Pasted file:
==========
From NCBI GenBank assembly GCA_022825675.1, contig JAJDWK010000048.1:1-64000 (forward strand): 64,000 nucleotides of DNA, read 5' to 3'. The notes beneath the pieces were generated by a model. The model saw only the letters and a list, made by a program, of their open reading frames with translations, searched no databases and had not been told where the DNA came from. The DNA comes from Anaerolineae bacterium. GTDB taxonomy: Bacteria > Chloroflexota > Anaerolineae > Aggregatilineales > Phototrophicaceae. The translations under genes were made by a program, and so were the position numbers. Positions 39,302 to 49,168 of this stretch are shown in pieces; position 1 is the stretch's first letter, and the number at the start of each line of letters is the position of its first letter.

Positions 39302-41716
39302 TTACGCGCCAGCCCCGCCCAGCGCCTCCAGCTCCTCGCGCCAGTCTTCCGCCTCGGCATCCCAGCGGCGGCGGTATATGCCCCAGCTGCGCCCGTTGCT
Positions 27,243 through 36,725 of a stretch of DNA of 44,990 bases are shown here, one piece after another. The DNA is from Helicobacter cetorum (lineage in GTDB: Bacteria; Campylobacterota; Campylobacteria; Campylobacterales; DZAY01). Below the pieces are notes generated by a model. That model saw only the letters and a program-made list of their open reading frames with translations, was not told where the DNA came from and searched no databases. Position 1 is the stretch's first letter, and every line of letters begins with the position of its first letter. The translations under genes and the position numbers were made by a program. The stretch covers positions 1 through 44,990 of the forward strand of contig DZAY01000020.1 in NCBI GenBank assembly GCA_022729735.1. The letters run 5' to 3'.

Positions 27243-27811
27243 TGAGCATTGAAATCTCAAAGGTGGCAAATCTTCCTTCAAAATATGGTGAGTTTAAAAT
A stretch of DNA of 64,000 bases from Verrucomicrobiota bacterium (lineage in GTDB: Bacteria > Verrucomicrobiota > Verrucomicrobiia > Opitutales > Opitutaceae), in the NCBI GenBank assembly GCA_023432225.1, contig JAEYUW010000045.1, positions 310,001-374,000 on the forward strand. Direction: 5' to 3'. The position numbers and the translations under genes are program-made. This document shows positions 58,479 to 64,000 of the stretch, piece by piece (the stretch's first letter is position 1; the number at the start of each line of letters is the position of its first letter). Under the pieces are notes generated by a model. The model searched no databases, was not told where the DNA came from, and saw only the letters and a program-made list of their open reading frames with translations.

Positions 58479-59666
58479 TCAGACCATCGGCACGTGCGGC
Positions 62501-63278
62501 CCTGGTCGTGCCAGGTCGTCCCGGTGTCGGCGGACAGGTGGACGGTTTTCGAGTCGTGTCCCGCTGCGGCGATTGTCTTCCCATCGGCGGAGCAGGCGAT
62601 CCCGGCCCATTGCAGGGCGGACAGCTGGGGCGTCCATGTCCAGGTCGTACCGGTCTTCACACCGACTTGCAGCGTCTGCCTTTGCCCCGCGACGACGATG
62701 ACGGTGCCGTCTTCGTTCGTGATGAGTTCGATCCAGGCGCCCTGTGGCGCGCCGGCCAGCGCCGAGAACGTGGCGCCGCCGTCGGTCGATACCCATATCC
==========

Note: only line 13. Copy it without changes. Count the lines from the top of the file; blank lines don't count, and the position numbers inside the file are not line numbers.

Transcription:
62701 ACGGTGCCGTCTTCGTTCGTGATGAGTTCGATCCAGGCGCCCTGTGGCGCGCCGGCCAGCGCCGAGAACGTGGCGCCGCCGTCGGTCGATACCCATATCC